So we'll have plenty of space for extra stuff to improve performance like 1024 buffers to read elements from the smaller files and an output buffer to write elements into the resulting file (after popping head of the heap 2^38 times)  so we don't have to read/write elements from/to disk onebyone.
Two way? That would mean splitting up the file to 2 smaller files each with size of 512 GB. To perform the merge sort you have to sort the smaller files first; but they don't fit into the main memory... Of course you can recursively twoway external sort each of the smaller files; if that's what you meant. ;)
 Safi December 16, 2014In case of plainold recursion time complexity is O(2^n) and space complexity is O(n). In case of DP both time and space are O(n).
Note that these complexities are expressed in the value of n and not in the length (number of bits) of n. So O(2^n) is exponential and all the other O(n) complexities are pseudopolynomial.
In short, it doesn't matter how you implement it, both time and space complexities are exponential. ;)
Trivial solution is to sort the array in decreasing order and start picking elements until sum is >= K. That's O(n*logn).
You can't use bucket sort because we don't know anything about the n objects. Yeah, sure you can create 2^32 buckets but at the end iterating over those buckets won't be that efficient. :) You can try arguing that 2^32 is a constant which is better than O(n*logn). :D
You can't use radix sort because, again, we don't know anything about the n objects. We don't know how big they can be thus we don't know how many 0/1 bits are needed to represent them. In the worst case each number is represented with logn bits so radix sort won't give us better than O(n*logn).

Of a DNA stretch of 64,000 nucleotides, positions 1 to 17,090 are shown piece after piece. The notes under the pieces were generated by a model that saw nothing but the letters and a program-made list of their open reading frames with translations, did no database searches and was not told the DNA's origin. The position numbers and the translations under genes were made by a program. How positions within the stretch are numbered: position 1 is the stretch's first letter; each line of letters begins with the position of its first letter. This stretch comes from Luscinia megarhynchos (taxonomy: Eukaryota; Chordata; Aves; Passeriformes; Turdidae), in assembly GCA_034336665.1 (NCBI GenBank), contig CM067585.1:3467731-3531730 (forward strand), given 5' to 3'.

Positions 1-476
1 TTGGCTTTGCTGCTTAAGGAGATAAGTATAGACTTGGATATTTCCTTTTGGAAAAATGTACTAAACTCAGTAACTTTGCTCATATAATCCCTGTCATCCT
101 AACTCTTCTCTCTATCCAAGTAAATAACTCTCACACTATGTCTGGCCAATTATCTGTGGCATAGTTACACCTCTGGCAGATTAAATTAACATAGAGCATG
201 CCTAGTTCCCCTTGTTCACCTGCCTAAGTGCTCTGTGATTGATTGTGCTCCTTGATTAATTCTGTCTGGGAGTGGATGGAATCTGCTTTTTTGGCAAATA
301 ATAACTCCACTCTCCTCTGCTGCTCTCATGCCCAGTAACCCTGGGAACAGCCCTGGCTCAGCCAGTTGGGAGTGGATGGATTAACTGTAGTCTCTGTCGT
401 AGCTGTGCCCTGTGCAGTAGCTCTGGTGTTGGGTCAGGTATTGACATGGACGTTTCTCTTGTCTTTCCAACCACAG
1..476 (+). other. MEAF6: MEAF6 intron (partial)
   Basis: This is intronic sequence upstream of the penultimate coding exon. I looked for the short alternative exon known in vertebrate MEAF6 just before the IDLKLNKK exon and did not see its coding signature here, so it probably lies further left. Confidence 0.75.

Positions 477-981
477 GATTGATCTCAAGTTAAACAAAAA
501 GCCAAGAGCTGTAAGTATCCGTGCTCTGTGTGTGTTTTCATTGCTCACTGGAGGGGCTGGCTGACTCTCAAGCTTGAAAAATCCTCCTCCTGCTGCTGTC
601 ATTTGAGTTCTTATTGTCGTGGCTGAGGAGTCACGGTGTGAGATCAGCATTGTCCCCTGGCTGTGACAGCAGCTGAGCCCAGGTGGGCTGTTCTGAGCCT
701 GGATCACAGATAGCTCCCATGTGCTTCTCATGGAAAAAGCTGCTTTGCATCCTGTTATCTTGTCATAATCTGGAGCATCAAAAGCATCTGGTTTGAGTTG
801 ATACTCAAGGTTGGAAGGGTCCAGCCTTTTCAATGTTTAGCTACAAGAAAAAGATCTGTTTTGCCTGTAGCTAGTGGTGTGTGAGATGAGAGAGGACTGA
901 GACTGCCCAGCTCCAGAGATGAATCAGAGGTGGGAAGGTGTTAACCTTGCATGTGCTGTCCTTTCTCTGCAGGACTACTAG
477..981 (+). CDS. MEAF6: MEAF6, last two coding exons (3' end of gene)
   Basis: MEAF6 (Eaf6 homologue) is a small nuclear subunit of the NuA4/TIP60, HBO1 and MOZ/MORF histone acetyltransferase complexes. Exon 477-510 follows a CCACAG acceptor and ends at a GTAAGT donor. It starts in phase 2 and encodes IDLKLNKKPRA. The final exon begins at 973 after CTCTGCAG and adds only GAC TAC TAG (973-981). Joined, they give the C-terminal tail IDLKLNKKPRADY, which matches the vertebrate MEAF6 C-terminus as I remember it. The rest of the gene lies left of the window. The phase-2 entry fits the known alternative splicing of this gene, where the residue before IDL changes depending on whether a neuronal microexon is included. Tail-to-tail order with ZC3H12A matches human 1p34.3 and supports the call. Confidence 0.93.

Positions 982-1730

IMO, smartest and easiest thing to do is to maxheapify the n objects and pop head as long sum of popped elements doesn't reach K. This will be O(n + k*logn) where k is the number of elements required to be popped. On average this is better than n*logn but because k = O(n) it's still O(n*logn). :)
You are right this is a weighted interval scheduling problem. But the time complexity is not linear. You can't do better than O(n*logn) time and O(n) space where n is the number of intervals ("gene predictions"). Just sorting the intervals takes more than linear time...
 Safi December 13, 2014Java implementation. No need for "visited" set because when we color a pixel with the new color we know we've already visited it.
private static void fill(int r, int c, int newColor, int[][] mat) {
int rows = mat.length;
if (rows == 0) {
return;
}
int cols = mat[0].length;
int oldColor = mat[r][c];
if (oldColor == newColor) {
return;
}
Queue<Integer> queue = new ArrayDeque<>();
queue.add(r * cols + c);
while (!queue.isEmpty()) {
int pos = queue.poll();
int currR = pos / cols;
int currC = pos % cols;
if (mat[currR][currC] != oldColor) {
continue;
}
mat[currR][currC] = newColor;
if (currC > 0)
queue.add(currR * cols + currC  1);
if (currC < cols  1)
queue.add(currR * cols + currC + 1);
if (currR > 0)
queue.add((currR  1) * cols + currC);
if (currR < rows  1)
queue.add((currR + 1) * cols + currC);
}
}

Safi
December 12, 2014 1) "The weight of the edge should be proportional to the darkness of the pixel." you said the VERTEX represents the pixel. So which pixels' darkness did you mean when mentioning edge weight?
2) "an edge between 2 neighboring pixels" based on this you will have no separate islands in the graph; but one single component. So why the spanning tree algorithm?